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State of Illinois

History of Reform Efforts: Illinois

Formal Changes Since Inception

Judges elected for life by the general assembly.

Supreme court justices elected by the people to nine-year terms. Circuit court judges elected to six-year terms.

New constitution provided for the creation of an appellate court, to be composed of circuit court judges appointed by the supreme court. Appellate courts were first established in 1877.

Voters ratified a new judicial article in 1962, to take effect in 1964. The amendment established a unified court system. All judges were elected by the people in partisan contests. Once elected, judges would run in retention elections for subsequent terms. Judges of the supreme court and appellate court were elected to ten-year terms; judges of the circuit court were elected to six-year terms.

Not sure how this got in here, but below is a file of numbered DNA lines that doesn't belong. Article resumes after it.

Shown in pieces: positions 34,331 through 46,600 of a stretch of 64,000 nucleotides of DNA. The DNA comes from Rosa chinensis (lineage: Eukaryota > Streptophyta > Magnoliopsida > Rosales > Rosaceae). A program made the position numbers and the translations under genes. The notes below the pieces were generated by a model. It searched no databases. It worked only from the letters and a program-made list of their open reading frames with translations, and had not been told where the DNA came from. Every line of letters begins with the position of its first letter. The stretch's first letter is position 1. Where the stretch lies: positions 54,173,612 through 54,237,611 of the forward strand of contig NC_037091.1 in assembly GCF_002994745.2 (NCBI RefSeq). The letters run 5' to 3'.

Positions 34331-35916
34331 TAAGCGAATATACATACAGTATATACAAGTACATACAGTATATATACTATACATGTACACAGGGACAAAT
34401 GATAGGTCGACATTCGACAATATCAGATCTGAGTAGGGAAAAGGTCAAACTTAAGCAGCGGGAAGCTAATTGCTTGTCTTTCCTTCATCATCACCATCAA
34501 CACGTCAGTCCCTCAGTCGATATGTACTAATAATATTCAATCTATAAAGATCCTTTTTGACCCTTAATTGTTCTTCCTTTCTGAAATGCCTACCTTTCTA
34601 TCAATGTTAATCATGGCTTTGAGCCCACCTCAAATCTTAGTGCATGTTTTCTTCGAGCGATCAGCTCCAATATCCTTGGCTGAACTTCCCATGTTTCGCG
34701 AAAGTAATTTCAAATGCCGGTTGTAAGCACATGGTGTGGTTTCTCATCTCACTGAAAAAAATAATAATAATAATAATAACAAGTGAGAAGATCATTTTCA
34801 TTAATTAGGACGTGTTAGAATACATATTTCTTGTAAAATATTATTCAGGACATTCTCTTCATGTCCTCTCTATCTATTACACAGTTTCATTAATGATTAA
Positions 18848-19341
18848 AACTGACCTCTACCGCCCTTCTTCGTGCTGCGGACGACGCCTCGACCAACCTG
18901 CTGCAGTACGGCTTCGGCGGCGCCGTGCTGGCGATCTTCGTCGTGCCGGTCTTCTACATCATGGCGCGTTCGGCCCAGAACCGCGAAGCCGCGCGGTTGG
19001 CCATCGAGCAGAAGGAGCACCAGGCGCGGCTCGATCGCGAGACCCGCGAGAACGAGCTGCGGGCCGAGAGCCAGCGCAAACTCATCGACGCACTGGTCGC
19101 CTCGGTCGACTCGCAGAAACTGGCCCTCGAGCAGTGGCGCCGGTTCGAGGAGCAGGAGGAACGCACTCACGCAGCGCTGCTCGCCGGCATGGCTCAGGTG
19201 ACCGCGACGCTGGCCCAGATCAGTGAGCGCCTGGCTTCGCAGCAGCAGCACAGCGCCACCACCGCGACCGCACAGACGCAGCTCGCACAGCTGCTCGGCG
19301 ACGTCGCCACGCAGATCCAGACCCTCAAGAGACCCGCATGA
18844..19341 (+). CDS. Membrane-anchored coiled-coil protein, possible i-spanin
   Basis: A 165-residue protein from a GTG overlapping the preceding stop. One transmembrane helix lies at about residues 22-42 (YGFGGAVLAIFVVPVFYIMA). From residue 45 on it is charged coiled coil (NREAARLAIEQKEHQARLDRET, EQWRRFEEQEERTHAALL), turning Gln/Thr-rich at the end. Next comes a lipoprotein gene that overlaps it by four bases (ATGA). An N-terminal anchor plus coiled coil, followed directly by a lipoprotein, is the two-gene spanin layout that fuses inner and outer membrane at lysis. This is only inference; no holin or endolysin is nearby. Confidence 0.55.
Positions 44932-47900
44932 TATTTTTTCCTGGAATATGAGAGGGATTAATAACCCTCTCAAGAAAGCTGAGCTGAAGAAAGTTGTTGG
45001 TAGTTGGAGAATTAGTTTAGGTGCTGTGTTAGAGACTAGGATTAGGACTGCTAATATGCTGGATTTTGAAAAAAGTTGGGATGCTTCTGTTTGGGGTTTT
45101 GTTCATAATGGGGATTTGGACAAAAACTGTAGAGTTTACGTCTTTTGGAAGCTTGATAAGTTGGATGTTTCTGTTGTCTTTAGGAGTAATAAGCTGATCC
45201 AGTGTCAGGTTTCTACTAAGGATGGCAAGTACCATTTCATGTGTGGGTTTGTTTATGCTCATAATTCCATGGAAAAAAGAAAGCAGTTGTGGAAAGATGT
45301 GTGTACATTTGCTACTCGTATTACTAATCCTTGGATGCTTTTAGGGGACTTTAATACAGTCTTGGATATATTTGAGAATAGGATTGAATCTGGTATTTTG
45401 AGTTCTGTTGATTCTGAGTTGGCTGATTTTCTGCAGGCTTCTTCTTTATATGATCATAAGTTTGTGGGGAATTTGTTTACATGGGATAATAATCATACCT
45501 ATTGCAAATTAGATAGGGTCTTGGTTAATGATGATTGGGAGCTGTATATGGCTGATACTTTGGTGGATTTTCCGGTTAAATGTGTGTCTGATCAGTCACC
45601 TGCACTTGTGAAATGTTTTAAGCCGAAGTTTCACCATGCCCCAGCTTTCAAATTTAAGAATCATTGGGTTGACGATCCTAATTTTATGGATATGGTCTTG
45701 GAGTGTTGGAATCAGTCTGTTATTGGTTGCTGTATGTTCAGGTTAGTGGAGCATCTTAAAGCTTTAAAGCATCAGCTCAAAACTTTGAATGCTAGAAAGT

Legislature established the subcircuit system in Cook County to promote greater diversity on the bench.

SB 1466 imposed limits on judicial campaign contributions of $125,000 for candidates in the first judicial district and $75,000 for candidates in all other districts.